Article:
Conservatism is supposed to mean less government, especially in terms of spending. In Texas, nearly every Republican candidate takes a hard turn to the right to prove just how conservative they have been. This marketing strategy has proved quite successful, considering that Republicans are expected to again dominate our state executive and legislative branches. How has the record matched with the rhetoric over the years?
Last year, a massive debate swirled about how much the state was increasing its budget. The Wall Street Journal and conservative/libertarian groups like the Texas Public Policy Foundation claimed the 2014-15 budget was increasing by 26% compared to the 2012-2013 budget. Governor Rick Perry and legislators fought back by saying it wasn’t even close to that big of an increase if you took into consideration population growth and inflation. While neither side came to an agreement over a proper formula, what the debate proved was that you can make numbers look any way you want if you create the right formula. Without the formulas, the numbers don’t lie.
Since 2001, Texas has seen both great economic (real GDP up nearly 44%) and population growth (up 25%). State spending, however, has outgrown both combined. In fact, state spending has outgrown the “out-of-control spending” of the Federal government. As you can see in the chart below, Texas’ net expenditures have increased since 2001 over 87% compared to Federal outlays having increased at a rate of just over 85%. They are practically a mirror of one another.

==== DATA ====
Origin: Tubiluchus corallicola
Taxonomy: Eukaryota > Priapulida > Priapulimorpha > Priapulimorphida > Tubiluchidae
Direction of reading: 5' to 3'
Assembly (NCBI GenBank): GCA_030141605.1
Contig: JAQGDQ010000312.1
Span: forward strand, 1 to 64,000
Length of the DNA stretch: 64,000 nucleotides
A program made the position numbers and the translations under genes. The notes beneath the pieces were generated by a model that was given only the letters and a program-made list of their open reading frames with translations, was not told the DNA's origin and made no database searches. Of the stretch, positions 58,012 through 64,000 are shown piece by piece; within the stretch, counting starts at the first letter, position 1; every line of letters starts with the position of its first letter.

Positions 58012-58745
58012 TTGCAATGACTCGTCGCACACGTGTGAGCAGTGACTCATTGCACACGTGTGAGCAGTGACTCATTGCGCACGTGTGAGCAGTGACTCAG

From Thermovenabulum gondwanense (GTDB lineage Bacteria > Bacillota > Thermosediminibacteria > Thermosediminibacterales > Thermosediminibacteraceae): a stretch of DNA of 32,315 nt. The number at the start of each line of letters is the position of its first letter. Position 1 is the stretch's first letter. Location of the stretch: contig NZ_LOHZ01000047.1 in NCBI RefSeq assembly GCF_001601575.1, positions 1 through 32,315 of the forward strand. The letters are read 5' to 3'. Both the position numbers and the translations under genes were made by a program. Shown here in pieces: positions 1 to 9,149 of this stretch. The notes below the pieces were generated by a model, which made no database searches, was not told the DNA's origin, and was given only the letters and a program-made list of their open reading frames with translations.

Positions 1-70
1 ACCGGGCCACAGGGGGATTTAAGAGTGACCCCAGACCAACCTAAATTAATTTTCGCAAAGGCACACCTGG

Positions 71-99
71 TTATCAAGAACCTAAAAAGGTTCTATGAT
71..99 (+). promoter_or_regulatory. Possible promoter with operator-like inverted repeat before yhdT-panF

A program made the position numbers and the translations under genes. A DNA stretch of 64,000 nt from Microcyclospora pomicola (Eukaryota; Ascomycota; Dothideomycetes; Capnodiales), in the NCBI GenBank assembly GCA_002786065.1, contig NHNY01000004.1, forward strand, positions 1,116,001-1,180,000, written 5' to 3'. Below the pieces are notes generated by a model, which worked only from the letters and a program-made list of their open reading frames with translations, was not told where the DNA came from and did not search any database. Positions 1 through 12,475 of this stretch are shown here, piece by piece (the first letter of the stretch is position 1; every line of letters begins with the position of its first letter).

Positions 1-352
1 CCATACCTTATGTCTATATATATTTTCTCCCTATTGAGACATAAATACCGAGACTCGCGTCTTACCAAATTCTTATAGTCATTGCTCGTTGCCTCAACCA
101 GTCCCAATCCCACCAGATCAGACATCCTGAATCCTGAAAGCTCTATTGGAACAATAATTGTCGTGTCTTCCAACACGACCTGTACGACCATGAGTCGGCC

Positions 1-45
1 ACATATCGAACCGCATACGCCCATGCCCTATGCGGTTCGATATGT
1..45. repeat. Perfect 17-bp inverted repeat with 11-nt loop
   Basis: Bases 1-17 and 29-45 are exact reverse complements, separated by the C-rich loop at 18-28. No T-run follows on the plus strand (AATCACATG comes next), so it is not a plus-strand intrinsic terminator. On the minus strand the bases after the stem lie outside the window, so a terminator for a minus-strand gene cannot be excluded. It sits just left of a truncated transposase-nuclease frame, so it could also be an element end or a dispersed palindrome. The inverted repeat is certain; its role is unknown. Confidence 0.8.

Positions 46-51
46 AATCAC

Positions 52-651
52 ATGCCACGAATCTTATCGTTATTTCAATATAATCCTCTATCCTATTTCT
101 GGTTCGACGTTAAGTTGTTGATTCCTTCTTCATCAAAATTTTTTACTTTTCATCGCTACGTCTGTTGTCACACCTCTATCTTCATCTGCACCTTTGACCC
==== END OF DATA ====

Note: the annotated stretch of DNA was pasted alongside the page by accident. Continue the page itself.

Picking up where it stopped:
As politicians argued in 2013, many now will say that these numbers are too simplistic. But, if you use their own formula of population growth * inflation that was used in 2013, you will only get a cumulative total of 65% (25% growth * 32% inflation), well below our states’ total spending growth.
This information certainly won’t affect the outcome of the upcoming elections, but the 84th Legislative session is just around the corner, and the budget is always the talk of the town. If you meet with your legislator before then, ask him/her if they think the Federal government’s spending is out of control. Without a doubt, most Republicans will say yes. If they do, then show them the above chart, and ask them if the same answer should apply to Texas as well. Remind them that conservatism means less not more.
Update: As expected there have been plenty of naysayers out there saying we haven’t counted debt or GDP per capita. Here are some more figures to back our assertions. GDP per capita in Texas in 2001 was $45,300. In 2013, it was $52,039. That’s less than a 15% increase. Per person spending has increased from $2,684 to $4,018 per person or up 50%. Spending has continually outpaced population growth and GDP per capita growth. Debt has increased from $29 billion in principal obligations in 2000 to $43.5 billion 2013 or a 50% increase. Debt growth has clearly outpaced population growth and GDP per capita growth as well.
- Texas GDP: Federal Reserve Economic Data
- Texas Population: Texas Department of State Health Services, Center for Health Statistics
- Texas Spending – Texas Comptroller, Texas Annual Cash Reports
- 2013 Texas Annual Cash Report
- 2012 Texas Annual Cash Report
- 2011 Texas Annual Cash Report
- 2010 Texas Annual Cash Report
- 2009 Texas Annual Cash Report
- 2008 Texas Annual Cash Report
- 2007 Texas Annual Cash Report
- 2006 Texas Annual Cash Report
- 2005 Texas Annual Cash Report
- 2004 Texas Annual Cash Report
- 2003 Texas Annual Cash Report
- 2002 Texas Annual Cash Report
- 2001 Texas Annual Cash Report
- U.S. Inflation: Bureau of Labor Statistics, CPI Inflation Calculator
- U.S. Spending: White House, Office of Management and Budget, Historical Tables